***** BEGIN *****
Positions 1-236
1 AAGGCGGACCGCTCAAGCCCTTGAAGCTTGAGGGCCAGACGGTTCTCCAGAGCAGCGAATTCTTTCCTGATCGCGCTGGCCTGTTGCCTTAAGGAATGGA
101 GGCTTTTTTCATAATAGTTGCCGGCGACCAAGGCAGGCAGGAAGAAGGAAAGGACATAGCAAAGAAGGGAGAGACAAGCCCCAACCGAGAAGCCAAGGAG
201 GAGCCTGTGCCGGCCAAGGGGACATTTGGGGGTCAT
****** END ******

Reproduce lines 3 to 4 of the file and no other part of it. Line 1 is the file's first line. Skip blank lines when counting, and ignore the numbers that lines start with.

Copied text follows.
101 GGCTTTTTTCATAATAGTTGCCGGCGACCAAGGCAGGCAGGAAGAAGGAAAGGACATAGCAAAGAAGGGAGAGACAAGCCCCAACCGAGAAGCCAAGGAG
201 GAGCCTGTGCCGGCCAAGGGGACATTTGGGGGTCAT